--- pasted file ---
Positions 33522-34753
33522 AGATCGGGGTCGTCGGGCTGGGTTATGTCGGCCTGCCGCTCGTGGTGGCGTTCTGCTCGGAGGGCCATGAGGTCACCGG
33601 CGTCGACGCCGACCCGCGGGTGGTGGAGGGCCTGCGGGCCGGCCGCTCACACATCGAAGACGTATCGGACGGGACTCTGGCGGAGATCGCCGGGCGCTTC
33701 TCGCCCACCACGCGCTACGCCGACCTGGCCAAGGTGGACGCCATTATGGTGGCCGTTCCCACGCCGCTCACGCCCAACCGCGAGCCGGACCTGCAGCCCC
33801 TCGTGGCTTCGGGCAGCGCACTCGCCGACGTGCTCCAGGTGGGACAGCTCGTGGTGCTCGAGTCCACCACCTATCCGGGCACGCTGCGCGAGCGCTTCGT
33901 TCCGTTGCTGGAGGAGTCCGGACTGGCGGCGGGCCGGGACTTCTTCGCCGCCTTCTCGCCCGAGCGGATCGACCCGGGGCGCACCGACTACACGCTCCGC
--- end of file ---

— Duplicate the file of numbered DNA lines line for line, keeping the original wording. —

Positions 33522-34753
33522 AGATCGGGGTCGTCGGGCTGGGTTATGTCGGCCTGCCGCTCGTGGTGGCGTTCTGCTCGGAGGGCCATGAGGTCACCGG
33601 CGTCGACGCCGACCCGCGGGTGGTGGAGGGCCTGCGGGCCGGCCGCTCACACATCGAAGACGTATCGGACGGGACTCTGGCGGAGATCGCCGGGCGCTTC
33701 TCGCCCACCACGCGCTACGCCGACCTGGCCAAGGTGGACGCCATTATGGTGGCCGTTCCCACGCCGCTCACGCCCAACCGCGAGCCGGACCTGCAGCCCC
33801 TCGTGGCTTCGGGCAGCGCACTCGCCGACGTGCTCCAGGTGGGACAGCTCGTGGTGCTCGAGTCCACCACCTATCCGGGCACGCTGCGCGAGCGCTTCGT
33901 TCCGTTGCTGGAGGAGTCCGGACTGGCGGCGGGCCGGGACTTCTTCGCCGCCTTCTCGCCCGAGCGGATCGACCCGGGGCGCACCGACTACACGCTCCGC